If you want to help, send mail to the OpenID/OAuth mailing list to tell people what platform you are targeting in case others want to help. For example, Mike from Pownce did some work a few months ago to use OAuth on an iPhone and described how he got it working. Google has been working on a Windows C# implementation as described in that research documentation, so let us know if you want a copy of the code. Once you have identified a platform, then try to build an OAuth client app that accesses any OAuth enabled API from a vendor which supports OAuth today.

One such OAuth vendor is Google. For documentation on our OAuth support, see http://code.google.com/apis/gdata/auth.html#OAuth. However, you will notice that documentation only talks about web applications, and not rich-client applications. Google still has some work to do so that we properly support rich-client applications that want to use OAuth. For example, today developers of a rich-client app will need to register a web domain with us as the OAuth consumer, and then embed the OAuth Consumer Key/Secret in your app. In addition, the OAuth approval page we show will reference that website, instead of your app. The last key thing to note is that if you tried to make your client app available to a large set (100s of thousands) of end-users, the OAuth process on our side might break if a large set of them try to signup at the same time.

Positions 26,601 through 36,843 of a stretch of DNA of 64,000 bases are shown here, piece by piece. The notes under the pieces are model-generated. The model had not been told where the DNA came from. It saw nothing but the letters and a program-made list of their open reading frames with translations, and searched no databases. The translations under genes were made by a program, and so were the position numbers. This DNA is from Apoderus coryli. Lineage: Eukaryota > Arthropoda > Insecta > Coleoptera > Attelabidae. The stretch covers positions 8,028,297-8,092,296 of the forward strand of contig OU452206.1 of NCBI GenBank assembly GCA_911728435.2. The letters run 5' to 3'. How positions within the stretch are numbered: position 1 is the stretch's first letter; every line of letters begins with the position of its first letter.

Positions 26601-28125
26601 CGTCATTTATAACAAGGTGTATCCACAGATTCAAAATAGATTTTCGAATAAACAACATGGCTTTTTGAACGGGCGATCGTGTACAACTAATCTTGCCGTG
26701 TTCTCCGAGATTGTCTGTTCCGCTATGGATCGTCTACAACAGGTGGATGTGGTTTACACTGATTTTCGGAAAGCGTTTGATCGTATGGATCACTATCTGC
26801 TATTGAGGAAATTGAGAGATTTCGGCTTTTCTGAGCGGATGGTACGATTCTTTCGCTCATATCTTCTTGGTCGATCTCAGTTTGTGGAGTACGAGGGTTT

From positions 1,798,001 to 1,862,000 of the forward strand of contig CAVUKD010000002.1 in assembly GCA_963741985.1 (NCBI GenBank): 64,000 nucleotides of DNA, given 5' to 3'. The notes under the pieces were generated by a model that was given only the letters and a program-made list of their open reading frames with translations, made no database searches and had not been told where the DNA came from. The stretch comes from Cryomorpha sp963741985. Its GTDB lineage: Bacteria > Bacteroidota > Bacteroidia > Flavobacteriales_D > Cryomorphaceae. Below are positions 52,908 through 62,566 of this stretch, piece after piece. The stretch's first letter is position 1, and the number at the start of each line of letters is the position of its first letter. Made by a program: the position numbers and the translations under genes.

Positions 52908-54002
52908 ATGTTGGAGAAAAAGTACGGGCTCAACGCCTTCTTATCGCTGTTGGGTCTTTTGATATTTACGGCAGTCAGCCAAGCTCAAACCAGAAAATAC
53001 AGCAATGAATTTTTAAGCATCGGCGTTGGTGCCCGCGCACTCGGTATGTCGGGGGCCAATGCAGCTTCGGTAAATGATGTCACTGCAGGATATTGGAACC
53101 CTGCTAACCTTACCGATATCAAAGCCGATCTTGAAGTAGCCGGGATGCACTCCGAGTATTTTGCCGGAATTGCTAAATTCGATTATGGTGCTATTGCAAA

We plan to fix those UI and scaling shortcomings in the coming months, as well as probably support an anonymous Consumer Key/Secret since a commonly installed application would otherwise have the Key/Secret embedded in the code, and thus something a hacker could extract out of the app. But in the meantime, you can work around these limitations to build prototypes.

You may also notice that the prototype in our Desktop App research uses a Google proprietary API called ClientLogin for cases where the user is not authenticated via federated login. There has been some interest in the community to create a standard for that type of API using some parts of OAuth as well. So if you are interested in that topic, please share your ideas.

Google OpenID IDP is live

Here is the formal announcement of Google's OpenID IDP, including documentation and discussion group

Monday, October 27, 2008

More on federated login user experience

As the identity community continues to share their UI/UX research into federated login, we are working to incorporate the research into our own publications. We recently updated our original federated login research with more information about signup buttons, tab ordering in login boxes, support for sites that requireunique usernames, and a checklist for sites that want to try out that login box UI.

We also published some thoughts on combining Google & Yahoo's OpenID UX research.

Rich-client apps, federated login, and OAuth